Zimbabwe is among 15 countries in Africa that will soon be able to test infants for HIV in just 60-minutes.
The test, called Alere q HIV ½ Detect assay, which has proved effective in Maputo, Mozambique, where it was tested in five clinics, was developed by Alere, a leading provider of point-of-care rapid diagnostic and health information solutions, in the world.
In a study published by Alere, the five clinics in Maputo effectively used Alere q to detect the presence of HIV in infants as young as one month old, in order to allow the immediate start of anti-retroviral therapy.
UNAIDS studies show that 90 percent of HIV-infected children currently live in Sub-Saharan Africa and an estimated 90% of infections in children are acquired through mother-to-child transmission, also known as MTCT.
The study conducted under the support of the National Institute of Health together with the Clinton Health Access Initiative and the University of Eduardo Mondlane in Maputo, trained nurses in local clinics to administer the test.
SIMPLIFYING HIV TESTING
Alere president for commercial operations in Africa, Tom Lindsay, said the company decided to develop the technology, so as to simplify HIV testing in infants, by making the nucleic acid test available at clinic level.
“The standard diagnostic technologies essentially are not reliable because you are not sure if you are picking up maternal anti-bodies or picking anti-bodies in the child; so molecular technologies which actually identify the viral nucleic acid are needed,” said Lindsay.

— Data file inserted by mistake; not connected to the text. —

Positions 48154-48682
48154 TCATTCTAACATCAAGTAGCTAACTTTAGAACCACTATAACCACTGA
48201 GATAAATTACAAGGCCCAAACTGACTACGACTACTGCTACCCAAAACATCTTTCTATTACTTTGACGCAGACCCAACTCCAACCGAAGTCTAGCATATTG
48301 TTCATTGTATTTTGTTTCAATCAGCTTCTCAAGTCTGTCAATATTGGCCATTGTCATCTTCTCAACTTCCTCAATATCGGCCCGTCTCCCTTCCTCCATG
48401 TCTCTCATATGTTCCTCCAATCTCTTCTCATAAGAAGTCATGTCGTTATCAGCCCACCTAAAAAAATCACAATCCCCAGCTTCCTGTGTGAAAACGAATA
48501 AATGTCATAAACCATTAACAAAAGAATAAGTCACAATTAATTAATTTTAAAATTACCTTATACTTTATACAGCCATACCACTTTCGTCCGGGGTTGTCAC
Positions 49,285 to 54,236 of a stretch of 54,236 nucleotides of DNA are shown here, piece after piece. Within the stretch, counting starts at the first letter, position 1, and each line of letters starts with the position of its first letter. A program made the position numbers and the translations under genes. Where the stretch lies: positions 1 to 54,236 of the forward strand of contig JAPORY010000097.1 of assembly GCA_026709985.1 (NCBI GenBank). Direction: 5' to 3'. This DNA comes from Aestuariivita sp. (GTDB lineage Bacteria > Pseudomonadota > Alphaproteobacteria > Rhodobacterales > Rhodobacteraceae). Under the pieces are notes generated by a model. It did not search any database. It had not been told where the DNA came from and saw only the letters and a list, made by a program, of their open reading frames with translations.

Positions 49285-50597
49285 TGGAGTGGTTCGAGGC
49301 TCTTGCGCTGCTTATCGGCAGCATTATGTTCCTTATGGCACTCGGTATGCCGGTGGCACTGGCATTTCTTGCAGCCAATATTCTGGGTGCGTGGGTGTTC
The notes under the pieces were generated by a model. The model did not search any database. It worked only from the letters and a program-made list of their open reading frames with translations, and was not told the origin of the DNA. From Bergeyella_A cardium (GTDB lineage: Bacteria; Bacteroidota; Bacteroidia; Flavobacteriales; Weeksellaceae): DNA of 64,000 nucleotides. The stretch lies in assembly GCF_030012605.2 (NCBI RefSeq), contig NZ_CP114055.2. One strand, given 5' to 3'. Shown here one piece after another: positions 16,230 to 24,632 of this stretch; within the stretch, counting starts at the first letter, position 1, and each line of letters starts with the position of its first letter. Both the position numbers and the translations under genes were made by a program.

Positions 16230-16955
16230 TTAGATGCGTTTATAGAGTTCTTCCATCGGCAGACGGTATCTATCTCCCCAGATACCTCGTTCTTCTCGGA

According to the Alere study, of the 827 samples tested on both the Alere q and laboratory platform, 825 results were consistent, among the infants, the majority of whom were aged between one and two months.
Lindsay, who said the process of testing the infants was simple and yielded results within an hour, added that immediate testing, reduced the follow up time, and eliminated instances where results back to the patient or mother of the child, were lost in clinical systems.
During the study the nurses would collect blood from the infants using a heel prick or a heel stick, said Lindsay.
He noted that they do a small heel prick on the child, collect blood, then apply it to a diagnostic cartridge called Alere Detect, where it is then inserted into the Alere q analyzer to be processed giving a result within 60 minutes.
Zimbabwe, like many other countries, has worked to curb MTCT and in 2013, launched a program - Families and Communities for the Elimination of Pediatric HIV in Zimbabwe (FACE).
The effort by the ministry of health and a consortium of non-governmental health organizations and a grant of $60 million from the US government, is designed to reduce the rate of MTCT from 14% to less than five percent by 2015.
Lindsay said in cases where mother to child transmission persisted, Alere q technologies could improve the outcome of infant patients.
“By using this point-to-care technologies we can deploy these at the actual clinical site, our clinicians are seeing both mothers and infants and can then use those technologies to diagnose the infants while they are there with their mothers,” added Lindsay.
The Alere q is currently awaiting World Health Organization approval, but Lindsay said the company is hoping to expand from infant testing to other forms of detection for not only HIV, but other illnesses found throughout Africa.
“We will also use the molecular platform in future for the diagnosis of other infections such as Hepatitis. We are very excited for the technology it is a molecular platform and it has many applications,” said Lindsay
Alere q is set to start operating in Zimbabwe, South Africa, Malawi, Zambia and 11 other African countries in the next six months.